Stob Coire a' Chearcaill - 771m
with Meall an Doire Dhuinn & Sgùrr an Iubhair

Sunday 25th November 2018

Weather/Conditions: Nice weather an cold on top when the wind blew. The tintest cosmetic dusting of white on Stob Coire... Brown hills, the sun in the southern sky and a cool blue afternoon when the sun went away.
Distance/Ascent/Time: 13.9km / 900m / 3h 40m
Accompanying: Alone

At this time of year the motivation isn't so much the problem as getting up early to make the most of daylight! I was definitely a bit 'knackered' after the Garbh Bheinn day, my excuse when I didn't get up early enough for a second big day at Glen Finnan and Callop. I'm glad I did the Callop round the following day. But on the 25th I'd got up late and left it too late. Conditions were good and there was time to go for something provided it didn't take so long.

Stob Coire a' Chearcaill fitted the bill in just about every way. It's an obvious summit from the road into An Gearasdan and I see it most days I'm in Lochaber. The mileage isn't too long, but I'd have to move fast because daylight was still running out. In any case, I love it when a plan just 'feels right', and this was one of them.

I was over the ferry for the third day running and drove to park near the entrance of the Cona Glen estate. From there, ten awkward minutes of bashing through roddys and barbed wire got me to open slopes. I was heading first to Meall an Doire Dhuinn, which is an east top of the hill. But it was worth going to while I'm was there.

The light at the moment is strong and golden, an angled sun casting shadows and throwing the land into sharp relief. The eastern air is unusually clear and a sun skims the southern sky. It's great to see Nevis covered in snow. It might seem logical to want to get in among the white stuff, but I was on those hills so many times last winter that I'm enjoying the new summits and fresh terrain! I stomped up to my first, Meall an Doire Dhuinn, then went around the edge of Coire a' Chearcaill to the main summit of the mountain.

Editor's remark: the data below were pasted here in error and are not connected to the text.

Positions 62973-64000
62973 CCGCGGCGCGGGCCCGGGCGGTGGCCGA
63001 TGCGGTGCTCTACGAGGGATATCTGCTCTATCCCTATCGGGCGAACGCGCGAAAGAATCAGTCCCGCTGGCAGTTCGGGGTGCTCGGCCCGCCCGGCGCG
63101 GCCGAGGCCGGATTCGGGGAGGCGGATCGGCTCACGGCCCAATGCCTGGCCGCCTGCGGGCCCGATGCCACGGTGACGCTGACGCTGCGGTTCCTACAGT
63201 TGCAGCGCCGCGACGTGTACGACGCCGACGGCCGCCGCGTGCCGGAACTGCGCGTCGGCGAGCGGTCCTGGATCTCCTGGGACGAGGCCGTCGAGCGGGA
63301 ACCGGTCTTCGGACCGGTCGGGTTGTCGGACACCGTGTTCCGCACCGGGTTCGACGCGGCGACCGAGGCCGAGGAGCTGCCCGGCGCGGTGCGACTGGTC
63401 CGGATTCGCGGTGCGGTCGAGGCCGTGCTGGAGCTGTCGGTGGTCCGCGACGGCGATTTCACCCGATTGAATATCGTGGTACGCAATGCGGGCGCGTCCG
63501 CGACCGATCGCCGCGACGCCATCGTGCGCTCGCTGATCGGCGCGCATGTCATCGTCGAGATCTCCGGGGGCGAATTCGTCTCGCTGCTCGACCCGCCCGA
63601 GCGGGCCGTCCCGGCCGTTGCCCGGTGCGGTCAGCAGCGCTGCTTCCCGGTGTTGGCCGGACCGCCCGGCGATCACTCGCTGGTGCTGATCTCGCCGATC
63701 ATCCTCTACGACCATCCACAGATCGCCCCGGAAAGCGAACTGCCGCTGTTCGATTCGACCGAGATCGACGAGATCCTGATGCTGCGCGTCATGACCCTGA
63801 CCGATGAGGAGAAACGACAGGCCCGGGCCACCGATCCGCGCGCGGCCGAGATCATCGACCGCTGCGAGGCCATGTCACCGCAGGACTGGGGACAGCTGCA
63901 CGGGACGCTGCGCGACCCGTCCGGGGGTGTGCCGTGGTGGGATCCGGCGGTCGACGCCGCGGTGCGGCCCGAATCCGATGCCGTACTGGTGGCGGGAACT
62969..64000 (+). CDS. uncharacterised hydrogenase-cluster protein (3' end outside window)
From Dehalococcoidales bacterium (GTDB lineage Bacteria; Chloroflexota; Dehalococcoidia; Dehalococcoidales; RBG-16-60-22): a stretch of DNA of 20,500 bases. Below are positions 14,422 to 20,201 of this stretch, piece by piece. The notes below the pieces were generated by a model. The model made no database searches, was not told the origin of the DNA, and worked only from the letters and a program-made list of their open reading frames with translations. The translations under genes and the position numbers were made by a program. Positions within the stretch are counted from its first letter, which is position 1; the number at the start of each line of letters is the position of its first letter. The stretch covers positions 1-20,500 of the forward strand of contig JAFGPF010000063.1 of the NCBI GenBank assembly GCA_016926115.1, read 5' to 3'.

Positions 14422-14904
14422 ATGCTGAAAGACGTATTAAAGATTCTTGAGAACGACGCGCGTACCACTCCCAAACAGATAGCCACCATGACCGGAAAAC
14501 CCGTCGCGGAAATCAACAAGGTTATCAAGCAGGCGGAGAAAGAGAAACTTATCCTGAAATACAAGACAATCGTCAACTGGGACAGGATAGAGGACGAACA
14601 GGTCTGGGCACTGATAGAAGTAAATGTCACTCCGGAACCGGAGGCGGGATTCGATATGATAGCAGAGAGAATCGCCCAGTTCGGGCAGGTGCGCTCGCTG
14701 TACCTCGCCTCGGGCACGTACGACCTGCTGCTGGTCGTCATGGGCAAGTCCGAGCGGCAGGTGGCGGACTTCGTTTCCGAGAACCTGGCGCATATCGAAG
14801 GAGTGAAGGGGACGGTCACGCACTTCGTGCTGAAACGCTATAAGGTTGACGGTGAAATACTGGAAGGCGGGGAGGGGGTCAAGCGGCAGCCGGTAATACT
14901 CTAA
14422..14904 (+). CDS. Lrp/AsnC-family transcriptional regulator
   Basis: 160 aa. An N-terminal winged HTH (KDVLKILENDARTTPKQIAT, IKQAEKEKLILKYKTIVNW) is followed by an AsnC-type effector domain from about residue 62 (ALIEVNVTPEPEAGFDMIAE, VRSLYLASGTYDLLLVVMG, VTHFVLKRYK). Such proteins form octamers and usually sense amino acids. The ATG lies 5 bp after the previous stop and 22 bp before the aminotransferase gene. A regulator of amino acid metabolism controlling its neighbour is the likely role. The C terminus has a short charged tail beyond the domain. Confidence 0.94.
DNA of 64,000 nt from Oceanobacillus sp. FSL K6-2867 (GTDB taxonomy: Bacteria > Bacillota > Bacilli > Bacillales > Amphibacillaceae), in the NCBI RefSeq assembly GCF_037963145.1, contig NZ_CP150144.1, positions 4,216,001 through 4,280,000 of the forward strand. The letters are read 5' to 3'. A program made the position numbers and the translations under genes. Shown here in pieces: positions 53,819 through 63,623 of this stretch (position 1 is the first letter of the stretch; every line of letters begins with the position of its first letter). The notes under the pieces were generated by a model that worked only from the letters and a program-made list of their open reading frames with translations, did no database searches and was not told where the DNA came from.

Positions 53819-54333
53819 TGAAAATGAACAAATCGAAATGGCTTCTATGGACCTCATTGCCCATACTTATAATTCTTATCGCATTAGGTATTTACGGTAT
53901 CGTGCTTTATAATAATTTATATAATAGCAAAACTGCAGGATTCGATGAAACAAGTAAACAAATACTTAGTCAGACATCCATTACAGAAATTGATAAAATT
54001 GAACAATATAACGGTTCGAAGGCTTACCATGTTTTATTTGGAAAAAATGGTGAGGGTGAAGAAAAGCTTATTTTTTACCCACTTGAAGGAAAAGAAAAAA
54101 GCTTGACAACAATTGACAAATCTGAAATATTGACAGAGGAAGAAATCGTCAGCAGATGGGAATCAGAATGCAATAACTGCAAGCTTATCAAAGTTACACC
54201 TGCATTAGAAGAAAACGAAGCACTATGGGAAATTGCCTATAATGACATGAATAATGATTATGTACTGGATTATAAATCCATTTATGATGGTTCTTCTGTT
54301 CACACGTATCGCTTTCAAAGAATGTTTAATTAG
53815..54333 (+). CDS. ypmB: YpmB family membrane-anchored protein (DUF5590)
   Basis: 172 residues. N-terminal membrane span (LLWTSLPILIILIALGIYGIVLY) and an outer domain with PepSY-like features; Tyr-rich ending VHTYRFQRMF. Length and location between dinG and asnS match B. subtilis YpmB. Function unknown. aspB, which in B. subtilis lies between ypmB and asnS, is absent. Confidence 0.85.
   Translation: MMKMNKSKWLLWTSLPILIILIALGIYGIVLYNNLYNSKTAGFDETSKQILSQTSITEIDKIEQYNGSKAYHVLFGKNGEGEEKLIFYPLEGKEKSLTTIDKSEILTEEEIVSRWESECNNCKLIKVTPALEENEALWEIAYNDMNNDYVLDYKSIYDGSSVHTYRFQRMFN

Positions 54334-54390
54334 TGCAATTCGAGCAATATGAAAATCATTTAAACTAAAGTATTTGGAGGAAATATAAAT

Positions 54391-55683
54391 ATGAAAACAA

I've been thinking a bit lately about the comparisons between my two big outdoor loves; hillwalking and climbing. The walking will never match leading a hard pitch of climbing in terms of acute, high-octane intensity. But it makes up for that by the craft of moving over hills for long periods, watching the summits go by and sensing the body settle into walking fitness, which is rising quickly after a couple of weeks off.

On top, the cloud eventually drew back to give an all-round view. Ben Nevis was prominent, very white and very big! I had great feelings of moving well. So many times I'm out on the hills I get a sense I'm just built for it and this was one of these days.

And then there was that light this evening, all November golden-browns and slanting shadows that cuminated in southern skies as a Garbh Bheinn light explosion. Finishing my tops via. Sgurr an Iubhair, I descended down the arm into Cona Glen with the sun disappearing, light shafts fading to a blue evening. I was racking up miles with deer browsing on the pale, chilly fields and strange barking of the hinds. In the glen, the river gurgled and the quiet was pierced by bird call. A lovely evening and a nice way to end the day. I drove home the long way around the loch to save on the ferry fare, with more hills planned for the following day.

360° Panorama

Stob Coire a' Chearcaill

Times (Time relative to 0.00)
(0.00) 12.35pm Parking, nr. Conaglen House
(0.57) 1.32pm Meall an Doire Dhuinn
(1.43) 2.18pm Stob Coire a' Chearcaill
(1.52) 2.32pm Stob Coire a' Chearcaill (left)
(3.20) 3.55pm Sgùrr an Iubhair
(3.40) 4.15pm Parking, nr. Conaglen House
Written: 2018-11-25 & 27